Sandboarding at the oasis

As has so often been the case on this trip, it’s the unexpected pleasures that turn out to be some of the fondest memories. Huacachina is definitely a place to fall into that category.

Just south of Pisco along the Panamericana sits Ica, which is surrounded by a desert landscape with some of the world’s biggest sand dunes. Right in the middle of those dunes sits the little oasis of Huacachina, a pretty little lake surrounded by palm trees, a pleasant little promenade, a few restaurants and cafes and a handful of hostels and hotels. And that’s it. It totally lived up to my expectations of what an oasis should be like, and I could have happily spent days hanging around by the pool in my hostel, soaking up the sun, chilling out with a book and admiring the gigantic dunes that towered all around.

The dunes of Huacachina

The dunes of Huacachina

Unfortunately I had no time for that, as I was headed south in a hurry, so I had to make the best of it and jumped straight into the other thing that makes the place a must-see on the backpacker circuit: the sandboarding.

Dune buggies!

Dune buggies!

I must admit, much like the mud volcano in Colombia it was something I was doing more because it was there than out of any real enthusiasm. Yet again, I was more than pleasantly surprised. The trip starts off round the oasis as we all piled onto a dune buggy to drive us up to where we’d go boarding. But far from being a simple means of getting from A to B, the buggy was as much as part of the experience as the boarding was. Our guide drove like a maniac across the dunes, bouncing around across the sand, shooting up the steep slopes at a rate of knots and then plunging down the other side again. It made the average rollercoaster ride seem tame and I loved every single second of it. I was giggling away like a madman as we got thrown around at ridiculous speeds, and the thought we might turn over any second made it all the more fun.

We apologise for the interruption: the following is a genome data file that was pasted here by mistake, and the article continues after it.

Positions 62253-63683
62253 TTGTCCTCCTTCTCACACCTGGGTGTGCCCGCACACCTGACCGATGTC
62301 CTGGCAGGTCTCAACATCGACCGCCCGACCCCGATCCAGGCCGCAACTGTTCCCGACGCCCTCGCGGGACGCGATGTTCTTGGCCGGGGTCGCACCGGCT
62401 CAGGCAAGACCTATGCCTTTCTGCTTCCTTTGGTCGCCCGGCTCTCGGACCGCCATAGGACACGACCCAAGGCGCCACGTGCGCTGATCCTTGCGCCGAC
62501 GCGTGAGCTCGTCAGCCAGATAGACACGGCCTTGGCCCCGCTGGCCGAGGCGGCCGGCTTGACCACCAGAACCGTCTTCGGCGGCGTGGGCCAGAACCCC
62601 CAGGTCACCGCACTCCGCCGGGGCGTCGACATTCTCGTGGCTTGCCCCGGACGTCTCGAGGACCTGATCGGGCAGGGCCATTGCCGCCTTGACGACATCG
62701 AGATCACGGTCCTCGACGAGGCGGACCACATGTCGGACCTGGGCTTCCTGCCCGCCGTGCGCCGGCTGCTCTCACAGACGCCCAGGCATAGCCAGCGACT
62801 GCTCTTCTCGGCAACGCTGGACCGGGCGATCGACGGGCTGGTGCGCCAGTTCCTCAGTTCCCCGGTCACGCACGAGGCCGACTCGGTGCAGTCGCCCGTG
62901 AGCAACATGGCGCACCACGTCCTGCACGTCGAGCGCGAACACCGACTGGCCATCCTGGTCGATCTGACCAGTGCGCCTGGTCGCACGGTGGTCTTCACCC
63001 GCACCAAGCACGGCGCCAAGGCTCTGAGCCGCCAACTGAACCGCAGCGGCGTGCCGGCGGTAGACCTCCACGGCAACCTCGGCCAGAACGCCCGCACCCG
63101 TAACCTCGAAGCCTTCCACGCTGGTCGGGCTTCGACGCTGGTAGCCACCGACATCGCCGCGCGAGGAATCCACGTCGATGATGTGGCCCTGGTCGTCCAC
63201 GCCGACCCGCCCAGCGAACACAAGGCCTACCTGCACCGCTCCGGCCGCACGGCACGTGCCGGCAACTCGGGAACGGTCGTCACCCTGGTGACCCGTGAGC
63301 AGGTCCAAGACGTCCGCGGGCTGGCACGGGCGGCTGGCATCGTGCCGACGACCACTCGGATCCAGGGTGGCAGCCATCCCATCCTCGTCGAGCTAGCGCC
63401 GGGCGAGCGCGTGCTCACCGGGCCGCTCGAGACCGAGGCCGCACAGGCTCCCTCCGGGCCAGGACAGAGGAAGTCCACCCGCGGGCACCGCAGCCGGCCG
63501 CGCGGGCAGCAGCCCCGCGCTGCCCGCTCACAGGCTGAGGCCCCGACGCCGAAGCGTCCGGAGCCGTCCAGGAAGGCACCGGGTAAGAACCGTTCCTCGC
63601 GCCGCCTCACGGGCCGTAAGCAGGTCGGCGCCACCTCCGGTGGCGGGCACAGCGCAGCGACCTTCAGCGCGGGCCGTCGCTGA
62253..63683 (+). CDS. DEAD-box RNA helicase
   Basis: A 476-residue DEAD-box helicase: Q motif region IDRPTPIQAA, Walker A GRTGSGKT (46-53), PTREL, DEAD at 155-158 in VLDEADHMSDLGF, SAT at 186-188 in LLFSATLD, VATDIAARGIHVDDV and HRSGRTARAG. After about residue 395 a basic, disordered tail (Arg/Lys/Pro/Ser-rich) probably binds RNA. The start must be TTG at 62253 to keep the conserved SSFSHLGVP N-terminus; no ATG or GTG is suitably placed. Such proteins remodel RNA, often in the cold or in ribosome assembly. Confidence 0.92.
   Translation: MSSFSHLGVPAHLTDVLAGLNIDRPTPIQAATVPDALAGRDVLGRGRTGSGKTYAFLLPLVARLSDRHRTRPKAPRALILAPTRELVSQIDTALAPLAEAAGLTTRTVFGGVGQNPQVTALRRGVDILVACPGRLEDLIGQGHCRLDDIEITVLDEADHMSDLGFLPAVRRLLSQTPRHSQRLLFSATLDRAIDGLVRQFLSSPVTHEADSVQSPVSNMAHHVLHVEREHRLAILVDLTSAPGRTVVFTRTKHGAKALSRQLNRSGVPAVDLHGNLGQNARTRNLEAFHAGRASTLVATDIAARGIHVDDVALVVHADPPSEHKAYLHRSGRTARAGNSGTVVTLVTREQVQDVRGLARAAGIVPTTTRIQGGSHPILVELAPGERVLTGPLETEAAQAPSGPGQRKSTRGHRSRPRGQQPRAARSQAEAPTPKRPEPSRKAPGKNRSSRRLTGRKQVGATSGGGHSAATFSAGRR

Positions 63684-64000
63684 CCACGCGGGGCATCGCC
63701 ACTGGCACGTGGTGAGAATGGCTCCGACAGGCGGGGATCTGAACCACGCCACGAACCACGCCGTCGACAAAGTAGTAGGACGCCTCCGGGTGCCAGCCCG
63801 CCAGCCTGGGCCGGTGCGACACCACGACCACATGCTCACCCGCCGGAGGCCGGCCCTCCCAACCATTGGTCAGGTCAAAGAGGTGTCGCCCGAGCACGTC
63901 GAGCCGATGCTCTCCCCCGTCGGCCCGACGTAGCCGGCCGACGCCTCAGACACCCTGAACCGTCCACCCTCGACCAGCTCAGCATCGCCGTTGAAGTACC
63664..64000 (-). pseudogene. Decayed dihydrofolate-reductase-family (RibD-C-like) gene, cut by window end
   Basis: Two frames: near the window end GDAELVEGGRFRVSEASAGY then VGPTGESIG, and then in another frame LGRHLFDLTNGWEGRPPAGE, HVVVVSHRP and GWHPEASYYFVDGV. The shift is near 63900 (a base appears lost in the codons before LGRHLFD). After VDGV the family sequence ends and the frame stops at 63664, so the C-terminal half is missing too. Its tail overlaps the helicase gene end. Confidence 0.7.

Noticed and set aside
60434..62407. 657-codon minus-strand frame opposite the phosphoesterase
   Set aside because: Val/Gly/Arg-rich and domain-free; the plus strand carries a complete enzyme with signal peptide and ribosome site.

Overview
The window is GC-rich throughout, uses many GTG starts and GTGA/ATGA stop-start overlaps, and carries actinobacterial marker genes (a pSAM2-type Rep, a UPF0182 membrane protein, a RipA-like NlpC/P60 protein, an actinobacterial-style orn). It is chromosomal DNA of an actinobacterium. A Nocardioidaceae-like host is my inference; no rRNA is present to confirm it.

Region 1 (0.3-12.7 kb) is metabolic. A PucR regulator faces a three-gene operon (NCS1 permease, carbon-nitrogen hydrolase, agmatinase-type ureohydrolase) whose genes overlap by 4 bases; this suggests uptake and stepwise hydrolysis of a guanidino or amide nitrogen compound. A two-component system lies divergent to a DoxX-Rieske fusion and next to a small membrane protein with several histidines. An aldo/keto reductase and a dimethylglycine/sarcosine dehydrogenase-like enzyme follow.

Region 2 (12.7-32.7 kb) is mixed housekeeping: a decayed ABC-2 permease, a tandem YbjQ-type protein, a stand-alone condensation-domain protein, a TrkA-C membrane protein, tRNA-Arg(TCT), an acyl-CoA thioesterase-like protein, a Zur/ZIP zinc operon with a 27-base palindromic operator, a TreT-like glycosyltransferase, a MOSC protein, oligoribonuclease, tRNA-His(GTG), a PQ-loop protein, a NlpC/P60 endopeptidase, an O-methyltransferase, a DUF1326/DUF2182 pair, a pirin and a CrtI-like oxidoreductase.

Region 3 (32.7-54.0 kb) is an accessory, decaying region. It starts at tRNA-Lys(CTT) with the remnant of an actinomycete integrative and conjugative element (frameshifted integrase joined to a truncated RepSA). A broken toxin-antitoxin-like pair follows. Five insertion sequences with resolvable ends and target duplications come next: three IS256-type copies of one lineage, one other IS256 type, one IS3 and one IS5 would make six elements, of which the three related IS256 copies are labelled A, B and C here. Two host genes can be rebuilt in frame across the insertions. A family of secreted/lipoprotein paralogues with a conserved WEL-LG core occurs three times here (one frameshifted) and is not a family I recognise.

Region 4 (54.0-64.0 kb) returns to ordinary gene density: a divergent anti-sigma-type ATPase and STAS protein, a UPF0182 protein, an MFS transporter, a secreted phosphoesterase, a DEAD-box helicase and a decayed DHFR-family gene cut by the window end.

Doing stupid things makes me very happy

Doing stupid things makes me very happy

After all that, I was worried the sandboarding itself would be a disappointment, especially as I’ve never snowboarded before (I wonder why they don’t do sand skis??). We started off with three relatively gentle practice dunes, which I went down standing up, snowboard-style. And I was useless. I kept falling off, and even when I did start to get the hang of it it was all pretty slow. So when we drove off again to the serious dunes, I was hoping for something a little more fun – and I got it. The fourth dune was stupidly steep and very high, and we were instructed to go down lying on the board, head first, and using our toes to brake with. It was awesome, flying down at a ridiculous speed, with the knowledge that it would soon even out slowing you down naturally. After that, we had three more, with the final one being the biggest of them all. Most people were gingerly making their way down standing up, but I was having none of that. I wanted one final adrenaline fix, so I jumped on head first, keep my feet firmly off the ground (who needs brakes?) and plummeted down without stopping. By the time I hit the flat bit I’d gained so much speed the board was bouncing up and down off the ridges in the sand like a thing possessed (leaving me with a lovely bruise across my pelvis) but it was worth every bit of pain. I was just gutted I didn’t have time to stay another day to do it all over again.

You can see all my photos of Huacachina here